Students, Professors From Ann Arbor’s U-M Predict Which Flint Houses Have Lead in Their Water Service Lines
Researchers from U-M are using data science to predict which houses in Flint have lead water pipes.
Student and professor researchers from the University of Michigan in Ann Arbor have developed a way to predict which houses in Flint have lead water pipes.
The researchers estimate that their method of inspecting, identifying, and targeting pipes for replacement could save as much as $10 million – a 10 percent savings that is roughly equivalent to replacing the lead pipes in an additional 2,000 homes. Much of this savings is in avoiding unnecessary excavations.
“The biggest pubic investment resulting from Flint’s water crisis is the large-scale removal of lead and other dangerous pipe materials from residents’ water service lines — the pipes connecting most pipes to their water system,” says Eric Schwartz, U-M assistant professor of marketing at the Ross School of Business and one of the directors of the study.
The researchers worked with the city and used data science to estimate that three of four houses in Flint have lead in their service lines.
“Knowing which homes to inspect can reduce the costs of replacing their pipes with safer ones and more efficiently get the lead out of Flint,” says Schwartz. “The approach could serve as a model for other cities to follow.”
While the state has deemed the water safe to drink, doubts remain about whether a home has lead pipes buried underground. Lead leached from the pipes when the water was not properly treated for more than two years after a switch to the Flint River in April 2014.
“The risk still varies from house to house,” says Schwartz.
The city initially provided researchers with a dataset describing each of more than 50,000 parcels in the city. Using hand-drawn maps stored by the water department, researchers created an extensive database that allowed Schwartz and his team to predict the probability that a house had lead or unsafe pipes.
Schwartz and his colleagues coordinated with Captricity, a data technology company, to further the efforts to digitize Flint’s water department’s 100,000 historical public work records on mostly handwritten index cards dating back to 1910.
Captricity donated the use of its artificial intelligence software for handwritten recognition, transforming the scanned cards into usable data. The data was provided to the city’s team managing the pipe replacement project, called the Flint Action and Sustainability Team (FAST).
The FAST Start Team has now received more than $100 million from the federal and state governments and is making progress in removing lead service lines. However, as many as 75 percent of the city’s homes are still exposed.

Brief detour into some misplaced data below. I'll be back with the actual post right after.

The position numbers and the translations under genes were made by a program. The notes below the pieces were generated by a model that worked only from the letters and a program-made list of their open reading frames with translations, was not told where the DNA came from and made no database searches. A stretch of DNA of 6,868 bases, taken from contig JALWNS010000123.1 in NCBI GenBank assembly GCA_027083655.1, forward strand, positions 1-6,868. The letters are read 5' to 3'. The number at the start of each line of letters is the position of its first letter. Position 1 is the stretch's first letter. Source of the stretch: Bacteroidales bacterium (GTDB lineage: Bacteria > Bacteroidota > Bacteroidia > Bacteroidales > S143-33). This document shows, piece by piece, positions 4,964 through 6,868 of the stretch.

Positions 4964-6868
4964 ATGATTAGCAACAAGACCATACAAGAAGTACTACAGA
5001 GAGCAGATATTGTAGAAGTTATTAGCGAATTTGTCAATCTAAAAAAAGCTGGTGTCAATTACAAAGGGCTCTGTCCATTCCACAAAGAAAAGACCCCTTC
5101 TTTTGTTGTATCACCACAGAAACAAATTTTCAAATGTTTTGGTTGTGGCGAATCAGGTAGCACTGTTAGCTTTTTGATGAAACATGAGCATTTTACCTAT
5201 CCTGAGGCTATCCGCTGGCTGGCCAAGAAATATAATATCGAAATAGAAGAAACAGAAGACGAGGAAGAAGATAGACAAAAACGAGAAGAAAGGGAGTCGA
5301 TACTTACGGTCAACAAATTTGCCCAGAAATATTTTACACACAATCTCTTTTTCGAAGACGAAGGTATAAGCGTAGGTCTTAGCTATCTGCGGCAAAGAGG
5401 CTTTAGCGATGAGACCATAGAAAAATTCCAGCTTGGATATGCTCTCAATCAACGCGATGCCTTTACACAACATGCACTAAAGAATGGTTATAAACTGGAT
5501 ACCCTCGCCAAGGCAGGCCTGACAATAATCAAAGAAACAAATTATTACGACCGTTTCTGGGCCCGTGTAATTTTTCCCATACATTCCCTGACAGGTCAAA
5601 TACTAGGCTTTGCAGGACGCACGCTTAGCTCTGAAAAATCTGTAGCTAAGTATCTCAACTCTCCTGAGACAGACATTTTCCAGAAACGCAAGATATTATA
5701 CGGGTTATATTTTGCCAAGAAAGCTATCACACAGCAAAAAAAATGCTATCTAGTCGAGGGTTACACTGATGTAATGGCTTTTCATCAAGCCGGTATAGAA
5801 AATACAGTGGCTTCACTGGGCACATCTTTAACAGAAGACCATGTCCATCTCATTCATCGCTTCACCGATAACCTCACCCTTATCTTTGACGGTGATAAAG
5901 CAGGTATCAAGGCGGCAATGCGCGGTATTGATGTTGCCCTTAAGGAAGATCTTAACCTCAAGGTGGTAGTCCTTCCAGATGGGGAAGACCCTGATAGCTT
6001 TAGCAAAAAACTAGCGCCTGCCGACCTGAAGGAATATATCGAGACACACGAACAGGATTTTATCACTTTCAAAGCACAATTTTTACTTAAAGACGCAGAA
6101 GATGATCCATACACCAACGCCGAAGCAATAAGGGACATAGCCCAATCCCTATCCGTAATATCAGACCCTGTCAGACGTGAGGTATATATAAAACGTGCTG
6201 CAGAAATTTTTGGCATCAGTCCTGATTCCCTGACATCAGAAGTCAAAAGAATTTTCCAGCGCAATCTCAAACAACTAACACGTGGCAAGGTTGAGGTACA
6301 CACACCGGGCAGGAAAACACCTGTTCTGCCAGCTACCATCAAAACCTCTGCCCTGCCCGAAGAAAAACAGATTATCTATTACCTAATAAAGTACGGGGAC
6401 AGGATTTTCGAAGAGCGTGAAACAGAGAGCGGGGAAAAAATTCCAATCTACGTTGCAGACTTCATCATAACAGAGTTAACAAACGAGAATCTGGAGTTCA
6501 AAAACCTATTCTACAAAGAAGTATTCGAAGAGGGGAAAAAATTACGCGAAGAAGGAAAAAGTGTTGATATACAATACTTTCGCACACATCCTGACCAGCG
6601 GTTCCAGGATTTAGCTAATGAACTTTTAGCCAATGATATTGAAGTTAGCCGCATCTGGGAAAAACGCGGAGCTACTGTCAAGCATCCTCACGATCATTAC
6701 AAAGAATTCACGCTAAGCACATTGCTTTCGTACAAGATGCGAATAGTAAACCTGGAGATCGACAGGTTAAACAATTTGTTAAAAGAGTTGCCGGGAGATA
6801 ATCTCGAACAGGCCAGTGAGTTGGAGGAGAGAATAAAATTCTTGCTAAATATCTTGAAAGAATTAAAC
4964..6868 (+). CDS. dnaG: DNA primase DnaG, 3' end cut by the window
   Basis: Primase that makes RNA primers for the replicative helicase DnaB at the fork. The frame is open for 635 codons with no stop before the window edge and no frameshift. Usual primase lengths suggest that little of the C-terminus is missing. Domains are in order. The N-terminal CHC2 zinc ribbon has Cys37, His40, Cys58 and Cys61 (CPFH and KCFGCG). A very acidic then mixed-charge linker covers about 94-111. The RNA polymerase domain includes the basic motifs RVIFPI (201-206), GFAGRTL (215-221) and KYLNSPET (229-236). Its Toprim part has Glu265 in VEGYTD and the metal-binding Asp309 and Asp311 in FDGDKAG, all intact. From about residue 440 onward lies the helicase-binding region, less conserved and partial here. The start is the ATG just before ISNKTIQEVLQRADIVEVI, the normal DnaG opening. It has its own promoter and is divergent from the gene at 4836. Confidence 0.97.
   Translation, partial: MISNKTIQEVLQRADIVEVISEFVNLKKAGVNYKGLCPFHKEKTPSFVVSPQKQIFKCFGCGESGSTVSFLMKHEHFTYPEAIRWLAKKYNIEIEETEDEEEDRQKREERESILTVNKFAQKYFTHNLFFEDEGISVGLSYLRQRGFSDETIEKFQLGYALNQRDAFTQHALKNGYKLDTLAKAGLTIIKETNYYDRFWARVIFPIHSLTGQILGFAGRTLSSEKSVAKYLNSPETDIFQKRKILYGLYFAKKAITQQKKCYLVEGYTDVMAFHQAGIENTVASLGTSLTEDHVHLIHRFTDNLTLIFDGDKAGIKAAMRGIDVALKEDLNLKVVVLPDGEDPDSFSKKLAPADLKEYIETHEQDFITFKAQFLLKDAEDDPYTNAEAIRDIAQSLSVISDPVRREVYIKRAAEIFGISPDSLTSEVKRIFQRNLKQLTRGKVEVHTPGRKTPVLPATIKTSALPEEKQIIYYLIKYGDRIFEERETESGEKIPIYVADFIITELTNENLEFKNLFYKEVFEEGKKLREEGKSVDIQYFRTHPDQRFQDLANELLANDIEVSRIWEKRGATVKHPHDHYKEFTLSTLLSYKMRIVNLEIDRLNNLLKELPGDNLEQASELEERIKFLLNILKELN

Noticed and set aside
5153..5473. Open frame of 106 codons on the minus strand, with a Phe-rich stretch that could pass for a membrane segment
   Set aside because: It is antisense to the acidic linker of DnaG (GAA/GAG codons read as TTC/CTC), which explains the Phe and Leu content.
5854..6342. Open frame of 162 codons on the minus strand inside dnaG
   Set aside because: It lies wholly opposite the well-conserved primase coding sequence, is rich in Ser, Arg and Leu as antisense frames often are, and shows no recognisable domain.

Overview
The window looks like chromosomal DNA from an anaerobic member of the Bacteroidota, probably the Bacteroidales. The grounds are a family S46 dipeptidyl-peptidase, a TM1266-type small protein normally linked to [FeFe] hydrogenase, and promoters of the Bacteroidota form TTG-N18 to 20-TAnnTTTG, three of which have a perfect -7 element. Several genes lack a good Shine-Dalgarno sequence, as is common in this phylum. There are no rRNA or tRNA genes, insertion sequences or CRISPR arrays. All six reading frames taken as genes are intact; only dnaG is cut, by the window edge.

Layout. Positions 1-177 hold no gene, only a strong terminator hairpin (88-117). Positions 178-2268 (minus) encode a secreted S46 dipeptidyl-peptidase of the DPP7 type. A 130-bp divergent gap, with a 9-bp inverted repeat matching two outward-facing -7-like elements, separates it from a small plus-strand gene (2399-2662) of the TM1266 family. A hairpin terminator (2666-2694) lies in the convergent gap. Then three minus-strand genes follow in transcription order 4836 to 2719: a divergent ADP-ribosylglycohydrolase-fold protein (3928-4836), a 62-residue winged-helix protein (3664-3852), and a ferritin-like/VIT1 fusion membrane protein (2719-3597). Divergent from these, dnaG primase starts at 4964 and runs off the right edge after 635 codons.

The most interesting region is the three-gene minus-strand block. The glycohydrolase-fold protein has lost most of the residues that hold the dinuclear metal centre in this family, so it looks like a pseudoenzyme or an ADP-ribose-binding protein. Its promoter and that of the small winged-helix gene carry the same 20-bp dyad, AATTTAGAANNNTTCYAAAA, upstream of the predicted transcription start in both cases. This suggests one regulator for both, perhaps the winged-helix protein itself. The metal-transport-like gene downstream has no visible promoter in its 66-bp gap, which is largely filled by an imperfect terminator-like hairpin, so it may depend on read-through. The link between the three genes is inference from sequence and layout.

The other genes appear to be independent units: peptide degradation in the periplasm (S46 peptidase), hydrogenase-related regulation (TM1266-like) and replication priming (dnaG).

“Professor Schwartz and his team’s assistance made a huge difference,” says retired Brig. Gen. Michael McDaniel, who coordinated the FAST program in Flint in 2016-2017. “We hope the city of Flint continues to receive the funding needed to replace all of its lead-tainted service lines, which I think could happen over the next three years.”
The FAST Start Team also began using hydrovac trucks to inspect underground pipes before sending the costlier digging several feet to the pipe location. The hydrovac can dig a precise hole very quickly and observe the pipe material for around $250 per inspection.
The researchers’ methods then focused on targeting inspection efforts to most efficiently find and replace homes’ lead pipes. The team also built a data collection app for the city and its contractors to keep track of their work and funds.
More than 6 million homes across the U.S. connect to their municipal water systems with lead service pipes, putting the industry’s estimated cost to replace them near $275 billion. The replacement costs would be lower if cities knew which homes have lead lines, but determining the material composition of a single buried pipe is expensive and can cause unnecessary digs.
“Many cities like Flint, facing huge uncertainty due to imprecise record-keeping and limited budgets, are already developing plans for large-scale pipe replacement,” says Schwartz.
Schwartz and Jacob Abernethy, now an assistant professor at the Georgia Institute of Technology, began their work in Flint in 2016 following a project initiated and funded by Google to support the development of a mobile app allowing Flint residents to determine their homes’ risk levels and other useful information.
The study, “Active Remediation: The search for lead pipes in Flint, Michigan,” will be presented at the Knowledge Discovery in Data conference later this month in London.